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Monthly Archives: April 2015

Themes for Gardens

Themes for Gardens

Lots of Ideas for Creating Themed Gardens

You want your yard to entice your family and friends to spend time outdoors. Different lifestyles and personal preferences need factored in when choosing a theme for your outdoor space.

Would you like a place to just relax after a long day at work or do you want to putter among the flowers? Either way is a great stress reliever, but one may appeal to you more than the other. Browse the themes below for garden ideas and see what inspires you. I’ll be adding more over the next few weeks, so check back often for new ideas.

  • How to Create a Persian Garden | eHow.com
    The first pleasure gardens in Egypt and Persia were based on water and their long narrow canals ran in grid patterns, stemming from the idea of the four-square paradise garden.
  • How to Create a Japanese Garden | eHow.com
    Water, plants, and stone are all needed to create a Japanese garden. Simplicity and harmony are the other two essentials.
  • How to Create an Old West Theme Garden | eHow.com
    Create an Old West Theme garden for arid or poor soil areas. Old West gardens are wonderful for drought-prone regions with water limitations. With the right decorations and landscaping the garden…
  • Bali Garden
    This makes a lovely tropical garden. Check out this beautiful web page with tips for creating your own.
  • Create a Cottage GardenWho can resist the old-fashioned look of a cottage garden. You can have one in your own backyard with the tips provided here.

Choose a Historic Period Theme for the Garden

  • How to Create a Colonial Garden | eHow.com
    American colonists were practical people. In a new land they made a fresh life. Their gardens fed the family and brought beauty into the home. Gardens held fruit, vegetables, herbs and flowers….
Colonial garden in New Hampshire - Strawberry Banke.

Colonial garden in New Hampshire – Strawberry Banke. (photo by Virginia Allain)

Literary Garden Themes

  • How to Plant a Faulkner Garden | eHow.com
    William Faulkner (1897-1962) was an American writer. His success came from his novels set in his native state of Mississippi.
  • How to Plant an Emily Dickinson Garden 
    Emily Dickinson was an American poet (1830-1886) born in Amherst, Massachusetts. She was a prolific private poet and wrote over 1700 poems though most were not published until after her death.
  • New England garden with a picket fence like Emily Dickinson would have had. (photo by Virginia Allain)

  • How to Plant a Steinbeck Garden | eHow.com
    John Steinbeck (1902-1968) was born in Salinas, California. The award-winning American writer is famous for books such as “Tortilla Flat,” “Of Mice and Men” and “Grapes of Wrath.” His works were…
  • How to Plant a Shakespeare Garden | eHow.com
    A Shakespeare garden features herbs, flowers, shrubs and trees found in Shakespeare’s plays and sonnets.
  • How to Plant a Robert Frost Garden | eHow.com
    Robert Frost (1874-1963) was an American poet. His famous poems include “Mending Wall,” “The Road Not Taken” and “Stopping By Woods on a Snowy Evening.” Bring the lyrical world of Robert Frost to your yard.

Read More about Theme Gardens

Design a Theme GardenThe English Country House GardenZen Gardens: The Complete Works of Shunmyo Masuno

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Posted by on April 30, 2015 in Gardening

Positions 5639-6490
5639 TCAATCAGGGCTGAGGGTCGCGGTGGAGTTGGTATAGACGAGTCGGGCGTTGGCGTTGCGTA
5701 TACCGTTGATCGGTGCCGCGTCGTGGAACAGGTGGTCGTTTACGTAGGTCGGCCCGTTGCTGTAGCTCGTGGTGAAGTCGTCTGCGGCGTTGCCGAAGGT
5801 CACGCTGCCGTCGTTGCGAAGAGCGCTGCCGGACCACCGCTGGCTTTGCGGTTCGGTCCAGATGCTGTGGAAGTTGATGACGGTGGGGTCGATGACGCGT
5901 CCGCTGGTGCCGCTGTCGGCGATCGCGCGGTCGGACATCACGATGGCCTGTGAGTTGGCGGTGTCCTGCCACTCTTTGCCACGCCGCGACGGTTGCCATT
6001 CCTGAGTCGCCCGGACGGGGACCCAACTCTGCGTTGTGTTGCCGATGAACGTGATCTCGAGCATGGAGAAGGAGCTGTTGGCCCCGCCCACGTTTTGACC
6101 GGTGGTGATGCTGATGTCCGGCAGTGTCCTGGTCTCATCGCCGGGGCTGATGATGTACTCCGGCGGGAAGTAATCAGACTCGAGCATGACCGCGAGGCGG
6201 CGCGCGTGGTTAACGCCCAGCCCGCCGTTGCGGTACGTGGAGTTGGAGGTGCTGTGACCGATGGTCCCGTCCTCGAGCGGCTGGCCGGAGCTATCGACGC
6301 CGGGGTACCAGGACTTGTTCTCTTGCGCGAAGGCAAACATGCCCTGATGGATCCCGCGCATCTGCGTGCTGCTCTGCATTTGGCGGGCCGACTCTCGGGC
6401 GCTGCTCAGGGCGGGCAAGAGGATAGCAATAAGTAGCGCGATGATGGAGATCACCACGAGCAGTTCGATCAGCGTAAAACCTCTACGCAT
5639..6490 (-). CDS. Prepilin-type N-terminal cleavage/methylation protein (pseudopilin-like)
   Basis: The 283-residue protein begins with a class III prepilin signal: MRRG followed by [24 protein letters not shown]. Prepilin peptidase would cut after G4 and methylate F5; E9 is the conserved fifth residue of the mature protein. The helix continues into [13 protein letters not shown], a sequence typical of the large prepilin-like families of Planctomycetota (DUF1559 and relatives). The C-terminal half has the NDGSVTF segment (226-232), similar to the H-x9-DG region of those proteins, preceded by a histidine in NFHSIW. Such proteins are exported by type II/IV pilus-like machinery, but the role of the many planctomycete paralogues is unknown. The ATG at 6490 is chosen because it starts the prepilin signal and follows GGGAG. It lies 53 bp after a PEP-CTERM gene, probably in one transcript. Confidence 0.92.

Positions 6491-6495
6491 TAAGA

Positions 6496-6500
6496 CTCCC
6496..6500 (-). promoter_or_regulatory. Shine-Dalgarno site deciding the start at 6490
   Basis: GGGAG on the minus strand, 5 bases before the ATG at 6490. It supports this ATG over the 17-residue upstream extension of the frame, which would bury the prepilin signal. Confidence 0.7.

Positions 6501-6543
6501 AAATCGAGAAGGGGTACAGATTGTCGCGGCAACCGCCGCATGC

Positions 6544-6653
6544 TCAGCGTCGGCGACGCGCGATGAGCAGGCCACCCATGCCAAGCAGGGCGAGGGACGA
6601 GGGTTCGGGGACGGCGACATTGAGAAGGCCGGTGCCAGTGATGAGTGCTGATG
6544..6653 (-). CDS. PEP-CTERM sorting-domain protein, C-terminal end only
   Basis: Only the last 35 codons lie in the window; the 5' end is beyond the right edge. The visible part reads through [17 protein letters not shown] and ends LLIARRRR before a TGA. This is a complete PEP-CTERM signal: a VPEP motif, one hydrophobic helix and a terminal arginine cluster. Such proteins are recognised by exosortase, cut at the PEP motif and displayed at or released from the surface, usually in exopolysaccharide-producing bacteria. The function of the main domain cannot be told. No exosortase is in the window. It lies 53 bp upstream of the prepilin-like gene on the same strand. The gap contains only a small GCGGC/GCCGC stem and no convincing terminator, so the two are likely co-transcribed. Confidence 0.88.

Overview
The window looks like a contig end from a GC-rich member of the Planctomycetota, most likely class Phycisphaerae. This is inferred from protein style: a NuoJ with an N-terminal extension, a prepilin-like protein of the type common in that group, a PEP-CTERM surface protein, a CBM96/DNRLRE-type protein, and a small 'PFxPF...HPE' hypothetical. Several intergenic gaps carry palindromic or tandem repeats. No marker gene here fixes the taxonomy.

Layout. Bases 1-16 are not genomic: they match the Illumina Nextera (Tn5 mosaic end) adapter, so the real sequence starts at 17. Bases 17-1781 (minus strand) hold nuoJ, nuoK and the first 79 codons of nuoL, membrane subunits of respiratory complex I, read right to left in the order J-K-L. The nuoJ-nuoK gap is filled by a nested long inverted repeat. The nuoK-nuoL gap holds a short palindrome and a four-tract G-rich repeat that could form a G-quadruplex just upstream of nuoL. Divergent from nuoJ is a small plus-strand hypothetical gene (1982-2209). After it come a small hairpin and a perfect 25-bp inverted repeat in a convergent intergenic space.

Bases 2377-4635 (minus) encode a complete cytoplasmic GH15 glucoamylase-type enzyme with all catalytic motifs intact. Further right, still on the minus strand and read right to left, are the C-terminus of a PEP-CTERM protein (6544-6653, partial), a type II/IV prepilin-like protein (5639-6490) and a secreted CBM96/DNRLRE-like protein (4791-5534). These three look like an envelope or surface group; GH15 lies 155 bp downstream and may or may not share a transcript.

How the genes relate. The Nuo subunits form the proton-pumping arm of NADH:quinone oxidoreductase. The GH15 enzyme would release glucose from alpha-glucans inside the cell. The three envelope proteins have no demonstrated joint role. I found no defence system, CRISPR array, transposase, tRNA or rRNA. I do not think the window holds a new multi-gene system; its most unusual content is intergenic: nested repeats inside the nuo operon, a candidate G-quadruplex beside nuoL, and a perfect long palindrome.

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Writing for the A to Z Blog Challenge

Writing for the A to Z Blog Challenge
  • Last year was quite productive, so I signed up again for the A to Z Blog Challenge. Over 1500 bloggers participate in this challenge to write a new post daily following the alphabet. If you’re a blogger and haven’t tried a challenge, it’s a marvelous way to build a habit of writing.

It started April 1st, so my first effort was A Is for Aviatrix. It’s posted on my Discovering Mom blog where I write about my mother. I started that blog after her death as a tribute to her and to store my memories

On the 2nd day, I wrote B Is for Big Rocks. The blog gives me a place to share photos from the family album so my sisters and cousins can add them to their albums.

Day 3, the post was C Is for Company’s Coming. It’s an essay that Mom wrote that hadn’t been published before.

D is for Depression Era Cooking features another of Mom’s essays that I tracked down on the Wayback Machine. I’ve had fairly good success finding some of her articles previously published on eHow. Hopefully it finds a safe place online with the blog.

For Easter Sunday, I pulled out some of my 1950s memories and some of Mom’s 1930s stories to share in E is for Easter Memories.

A concern of mine matched up with an old article of Mom’s in F is for Fear of Falling. You don’t have to be old, as any age can benefit from her recommendations.

Did you know that there is such a thing as a ghost cat? Read about the one that lived with my parents in G Is for Ghost Cat – Little Cat and TC.

I worried about keeping up with the daily posts. My sister came to the rescue with this recipe and memory H is for Hash and Other Economies.

Here’s the 9th post for the challenge, I is for In-the-News. Check it out to see what Mom did that was newsworthy.

There’s more to come, so if you’d like to follow along, you can subscribe to the blog, Discovering Mom, or join her Facebook Fan Club where links are posted.

Here’s the rest of the alphabet:

 
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Posted by on April 9, 2015 in gail lee martin, Writing

 

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